The use of the picture imagination task, with depictions of sport-specific activities and activities of daily living (ADLs), to compare task-related activity between participants with anterior cruciate ligament reconstruction versus healthy participants is intriguing. However, the combination of sport and ADL images is a puzzling data presentation. The use of ADLs as a visual control for sport images could be an elegant design to isolate sport-specific imagery and a potential fear response, but this between-conditions comparison does not appear to have been applied in the between-groups analysis. A secondary analysis comparing sport and ADL images was completed but only in the reconstruction group; thus, whether sport or ADL image processing is different between or within groups is unknown. Furthermore, by neither thresholding nor correcting for multiple comparisons, the authors' decision to compute an average blood oxygen level-dependent signal across an anatomically derived ROI average activity in both task-relevant and nonrelevant voxels is puzzling. Given the lack of identification of image-specific responsive voxels, it is not possible to determine the validity of the authors' suggestion of a similar neurologic fear response to images of sitting and reading a book to images of sport maneuvers.

The purpose of this letter to the editor is to indicate that the methodological approach used in the recently published manuscript1  did not achieve the accepted standards of statistical analysis for task-based fMRI measures. Readers should therefore be extremely cautious in drawing conclusions from the reported results. We encourage the authors to reanalyze their data based on these recommendations so that the findings are more interpretable and meaningful to the sports medicine community.

1. 
Baez
S,
Andersen
A,
Andreatta
R,
Cormier
M,
Gribble
PA,
Hoch
JM.
Neuroplasticity in corticolimbic brain regions in patients after anterior cruciate ligament reconstruction
.
J Athl Train
.
2021
;
56
(4)
:
418
426
.
2.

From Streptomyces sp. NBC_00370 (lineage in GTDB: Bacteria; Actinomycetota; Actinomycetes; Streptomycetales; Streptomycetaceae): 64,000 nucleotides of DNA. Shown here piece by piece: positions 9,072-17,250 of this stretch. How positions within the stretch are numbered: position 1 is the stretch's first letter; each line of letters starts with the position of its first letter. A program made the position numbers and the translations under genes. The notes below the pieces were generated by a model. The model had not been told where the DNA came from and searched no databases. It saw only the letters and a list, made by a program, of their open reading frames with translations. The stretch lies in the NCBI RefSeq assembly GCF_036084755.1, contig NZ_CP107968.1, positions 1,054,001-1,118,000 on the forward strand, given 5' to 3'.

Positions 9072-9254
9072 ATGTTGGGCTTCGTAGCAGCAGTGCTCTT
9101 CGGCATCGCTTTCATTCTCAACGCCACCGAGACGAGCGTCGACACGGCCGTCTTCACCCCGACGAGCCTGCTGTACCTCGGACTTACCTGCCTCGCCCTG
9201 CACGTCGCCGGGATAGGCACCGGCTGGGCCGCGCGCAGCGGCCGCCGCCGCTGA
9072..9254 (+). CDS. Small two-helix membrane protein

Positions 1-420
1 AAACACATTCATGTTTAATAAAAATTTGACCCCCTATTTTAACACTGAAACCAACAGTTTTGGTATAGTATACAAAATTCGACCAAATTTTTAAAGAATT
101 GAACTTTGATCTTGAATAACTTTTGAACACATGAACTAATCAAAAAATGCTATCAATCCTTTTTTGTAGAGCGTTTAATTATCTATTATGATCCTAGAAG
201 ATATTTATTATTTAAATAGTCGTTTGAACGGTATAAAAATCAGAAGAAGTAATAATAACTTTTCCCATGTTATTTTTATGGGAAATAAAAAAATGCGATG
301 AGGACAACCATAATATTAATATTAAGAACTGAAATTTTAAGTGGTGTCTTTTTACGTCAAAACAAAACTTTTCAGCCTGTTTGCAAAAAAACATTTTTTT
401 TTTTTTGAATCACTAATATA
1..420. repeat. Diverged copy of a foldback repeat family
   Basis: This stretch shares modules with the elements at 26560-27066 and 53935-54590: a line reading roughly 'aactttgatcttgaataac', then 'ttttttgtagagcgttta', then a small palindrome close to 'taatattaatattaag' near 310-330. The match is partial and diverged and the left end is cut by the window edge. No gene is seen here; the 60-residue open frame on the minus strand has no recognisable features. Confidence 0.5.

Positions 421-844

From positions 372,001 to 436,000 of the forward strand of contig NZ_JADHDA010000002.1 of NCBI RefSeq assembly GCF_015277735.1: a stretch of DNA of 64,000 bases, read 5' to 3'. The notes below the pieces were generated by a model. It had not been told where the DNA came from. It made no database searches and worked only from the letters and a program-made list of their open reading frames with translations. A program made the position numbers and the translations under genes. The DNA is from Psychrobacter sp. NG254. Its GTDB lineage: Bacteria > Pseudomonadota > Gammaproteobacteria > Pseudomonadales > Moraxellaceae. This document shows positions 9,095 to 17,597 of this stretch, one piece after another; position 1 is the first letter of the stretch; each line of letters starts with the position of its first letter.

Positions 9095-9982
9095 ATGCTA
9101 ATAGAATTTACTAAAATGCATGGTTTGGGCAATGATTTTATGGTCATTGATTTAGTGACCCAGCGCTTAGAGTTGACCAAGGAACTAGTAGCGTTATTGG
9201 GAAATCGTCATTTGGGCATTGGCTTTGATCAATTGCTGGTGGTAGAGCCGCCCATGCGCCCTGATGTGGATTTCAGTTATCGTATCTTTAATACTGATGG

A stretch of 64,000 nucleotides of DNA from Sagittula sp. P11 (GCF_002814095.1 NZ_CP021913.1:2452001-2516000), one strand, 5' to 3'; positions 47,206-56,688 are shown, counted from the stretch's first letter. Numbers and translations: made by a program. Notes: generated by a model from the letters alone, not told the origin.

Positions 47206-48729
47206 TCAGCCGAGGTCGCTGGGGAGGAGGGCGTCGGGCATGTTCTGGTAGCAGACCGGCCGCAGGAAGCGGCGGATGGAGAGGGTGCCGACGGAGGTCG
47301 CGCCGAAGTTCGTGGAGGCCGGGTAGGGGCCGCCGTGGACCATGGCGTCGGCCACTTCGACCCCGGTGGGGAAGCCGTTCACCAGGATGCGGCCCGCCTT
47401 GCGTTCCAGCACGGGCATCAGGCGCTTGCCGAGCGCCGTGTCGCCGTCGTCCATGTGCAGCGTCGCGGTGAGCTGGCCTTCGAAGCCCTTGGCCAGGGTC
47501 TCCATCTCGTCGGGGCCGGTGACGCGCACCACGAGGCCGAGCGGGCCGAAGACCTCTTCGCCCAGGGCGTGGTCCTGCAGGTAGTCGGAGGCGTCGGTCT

Poldrack
RA,
Fletcher
PC,
Henson
RN,
Worsley
KJ,
Brett
M,
Nichols
TE.
Guidelines for reporting an fMRI study
.
Neuroimage
.
2008
;
40
(2)
:
409
414
.
3. 
Poldrack
RA,
Mumford
JA.
Independence in ROI analysis: where is the voodoo?
Soc Cogn Affect Neurosci
.
2009
;
4
(2)
:
208
213
.
4. 
Vul
E,
Pashler
H.
Voodoo and circularity errors
.
Neuroimage
.
2012
;
62
(2)
:
945
948
.
5. 
Nichols
TE,
Das
S,
Eickhoff
SB,
et al
Best practices in data analysis and sharing in neuroimaging using MRI
.
Nat Neurosci
.
2017
;
20
(3)
:
299
303
.
6. 
Woo
CW,
Krishnan
A,
Wager
TD.
Cluster-extent based thresholding in fMRI analyses: pitfalls and recommendations
.
Neuroimage
.
2014
;
91
:
412
419
.
7. 
Nichols
TE.
Multiple testing corrections, nonparametric methods, and random field theory
.
Neuroimage
.
2012
;
62
(2)
:
811
815
.
8. 
Bennett
CM,
Baird
AA,
Miller
MB,
Wolford
GL.
Neural correlates of interspecies perspective taking in the post-mortem Atlantic Salmon: an argument for multiple comparisons correction
.
Neuroimage
.
2009
;
47
(suppl 1)
:
S125
.
9. 
Roiser
JP,
Linden
DE,
Gorno-Tempini
ML,
Moran
RJ,
Dickerson
BC,
Grafton
ST.
Minimum statistical standards for submissions to Neuroimage: Clinical
.
Neuroimage Clin
.
2016
;
12
:
1045
1047
.
10. 
Kriegeskorte
N,
Simmons
WK,
Bellgowan
PSF,
Baker
CI.
Circular analysis in systems neuroscience: the dangers of double dipping
.
Nat Neurosci
.
2009
;
12
(5)
:
535
540
.
11. 
Kriegeskorte
N,
Lindquist
MA,
Nichols
TE,
Poldrack
RA,
Vul
E.
Everything you never wanted to know about circular analysis, but were afraid to ask
.
J Cereb Blood Flow Metab
.
2010
;
30
(9)
:
1551
1557
.
12. 
Tzourio-Mazoyer
N,
Landeau
B,
Papathanassiou
D,
et al
Automated anatomical labeling of activations in SPM using a macroscopic anatomical parcellation of the MNI MRI single-subject brain
.
Neuroimage
.
2002
;
15
(1)
:
273
289
.